Ford built the first 2499 Model T Fords with water pumps. The brand new 1909 above is one of the first 2499 cars equipped with a water pump. The crank ratchet is made to hold the crank in either up or down position, a feature that was deleted during the redesign for all Model T’s serial number 2500 and subsequent. While the water pump idea didn’t work out for most Model T’s, it does make the earlier cars more interesting and valuable to collectors. Few were built, fewer exist, and those that do exist for the most part are never driven. The ones that are in private hands do get used, some more than others. As a result many of these cars that are driven have to be repaired frequently because the water pump design is not very good. Let’s take a look at what it takes to rebuild one.
Our subject car had always had a very leaky water pump. Various people had worked on the car over the years. It looks like they tried stop leak and other things that didn’t fix anything. Tightening the two packing nuts did not stop or even slow the leakage, in fact the only thing it did was make the engine hard to crank. On top of those issues we also noticed that very little water was being moved by the pump when the engine was running. Only one thing to do, take it apart and fix all the problems.
This photo and the next one were taken some years ago. The pre – 2500 Model T engine block is made differently than later Model T’s. The front of the block has a housing for the water pump drive gear, which meshes with the camshaft gear. The net result is that the water pump runs at engine speed since the cam is turned at 1/2 engine speed and the water pump is driven at twice cam speed.
Above the water pump drive gear and its bearing, both of which live behind the engine front cover. The water pump drive bearing bolts to the engine front cover with a single screw. Three bolts secure the water pump to the front cover. We removed the water pump from the engine after loosening the pack nuts on the inlet (radiator end) and outlet (at the engine block).
We cleaned off all the sludge and grime before starting to disassemble the pump by first removing the rear packing nut. Note that the front and rear packing nuts are not interchangeable. One is reverse (LH) thread, the other is normal (RH) thread due to the direction of shaft rotation.
After removing the rear packing nut we can take out the screws which secure the two halves of the pump to one another.
We took this photo to record the proper position of the petcock when we reassemble the pump halves later. The rear half of the pump can be removed.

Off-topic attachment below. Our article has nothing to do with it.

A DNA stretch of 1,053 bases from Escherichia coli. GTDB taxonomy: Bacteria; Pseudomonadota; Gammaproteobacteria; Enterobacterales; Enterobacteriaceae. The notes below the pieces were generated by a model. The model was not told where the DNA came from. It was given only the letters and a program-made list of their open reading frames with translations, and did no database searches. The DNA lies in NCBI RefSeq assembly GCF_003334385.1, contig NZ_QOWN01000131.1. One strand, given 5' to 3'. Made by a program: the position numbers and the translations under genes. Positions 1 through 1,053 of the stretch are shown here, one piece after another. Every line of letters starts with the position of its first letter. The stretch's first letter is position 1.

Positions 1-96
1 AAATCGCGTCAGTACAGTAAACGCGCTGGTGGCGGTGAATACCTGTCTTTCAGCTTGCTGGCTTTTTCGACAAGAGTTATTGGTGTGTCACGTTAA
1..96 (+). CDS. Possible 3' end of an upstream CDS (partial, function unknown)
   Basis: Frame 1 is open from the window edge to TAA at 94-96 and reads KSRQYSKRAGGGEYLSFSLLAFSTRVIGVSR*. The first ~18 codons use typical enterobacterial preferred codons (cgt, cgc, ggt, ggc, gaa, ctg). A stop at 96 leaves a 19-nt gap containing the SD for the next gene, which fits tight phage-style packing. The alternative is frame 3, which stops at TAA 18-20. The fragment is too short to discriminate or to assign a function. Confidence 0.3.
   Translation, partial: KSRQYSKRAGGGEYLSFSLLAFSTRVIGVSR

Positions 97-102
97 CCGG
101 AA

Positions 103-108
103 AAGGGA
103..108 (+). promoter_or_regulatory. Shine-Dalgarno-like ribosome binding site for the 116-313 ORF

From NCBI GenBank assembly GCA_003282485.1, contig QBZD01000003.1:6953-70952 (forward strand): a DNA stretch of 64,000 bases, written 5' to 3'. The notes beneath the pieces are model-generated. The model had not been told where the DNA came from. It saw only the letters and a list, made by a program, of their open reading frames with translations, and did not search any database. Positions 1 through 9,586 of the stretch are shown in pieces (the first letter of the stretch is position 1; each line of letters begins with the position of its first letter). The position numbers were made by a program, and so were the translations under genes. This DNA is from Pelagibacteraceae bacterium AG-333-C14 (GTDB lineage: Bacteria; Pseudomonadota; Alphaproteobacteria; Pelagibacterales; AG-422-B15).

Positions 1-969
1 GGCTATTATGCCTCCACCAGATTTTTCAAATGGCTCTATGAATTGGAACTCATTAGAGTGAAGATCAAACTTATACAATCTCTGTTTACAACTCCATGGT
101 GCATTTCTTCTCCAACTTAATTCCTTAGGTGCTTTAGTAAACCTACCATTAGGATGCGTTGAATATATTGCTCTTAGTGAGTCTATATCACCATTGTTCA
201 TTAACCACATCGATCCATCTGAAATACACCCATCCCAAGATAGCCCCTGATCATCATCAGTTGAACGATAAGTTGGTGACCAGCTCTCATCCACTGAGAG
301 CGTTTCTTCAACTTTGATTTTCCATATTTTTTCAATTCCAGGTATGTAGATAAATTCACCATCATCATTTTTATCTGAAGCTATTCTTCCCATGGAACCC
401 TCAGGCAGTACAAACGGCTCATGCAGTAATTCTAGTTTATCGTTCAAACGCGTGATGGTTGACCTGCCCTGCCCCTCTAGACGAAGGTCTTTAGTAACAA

Normally the next step is to remove the cotter pin which secures the impeller to the water pump shaft. In our case when we took the rear cover off the impeller would spin freely on the shaft, and we pulled it right off. There were remnants of the steel cotter pin. It had rotted away, leaving the shaft disconnected from the impeller. This tells us why there was so little movement of water. Also, there was no packing material under the pack nuts which explains the profuse leakage.
The water pump parts are all cleaned and prepared for assembly.
WE have a can of water pump grease that is designed specifically for this application. If you don’t have any the next best thing is a good red synthetic grease such as Mobil 1.
1/4″ Asbestos water pump packing string is passed through the grease. We estimated that 3″ would be needed for each end of the pump. We cut it with scissors after it had grease on it to eliminate the possibility of creating airborne asbestos fibers which can be very hazardous.
The packing nut is slid onto the water pump shaft then the grease impregnated string is wrapped around the shaft before inserting everything into the front pump body. Note that the front packing nut is reverse (LH) thread.
With the parts assembled the nut can be tightened until resistance is felt to rotation of the fan / shaft.
The impeller is secured to the shaft using a stainless steel cotter pin.
We used the old gasket to make a pattern for the new one. Silicone sealant was placed on both surfaces of the pump housing before assembly. We aligned the two halves to place the inlet / outlet and petcock properly, then installed the screws.
We wrap the grease impregnated packing string around the shaft and then stuff it into the rear seal cavity using a cotter pin removal tool.
The packing nut is installed and tightened. Again you want to tighten the nut just enough so that you can start to feel a slight resistance when turning the fan.
The drive shaft is aligned so that it fits into the drive gear slot when the pump is reinstalled. A bit of grease is placed on the drive shaft to prevent wear. Not shown, we installed the inlet and outlet packing nuts using a bead of silicone sealant instead of more grease infused asbestos.
With our pump reinstalled and the radiator filled to about 4″ below the top with coolant the only thing left was a test drive. We had no leaks for the first time ever! From a maintenance standpoint the water pump needs to be removed and repacked with grease perhaps every 500 miles because the grease eventually will leak out around the shaft.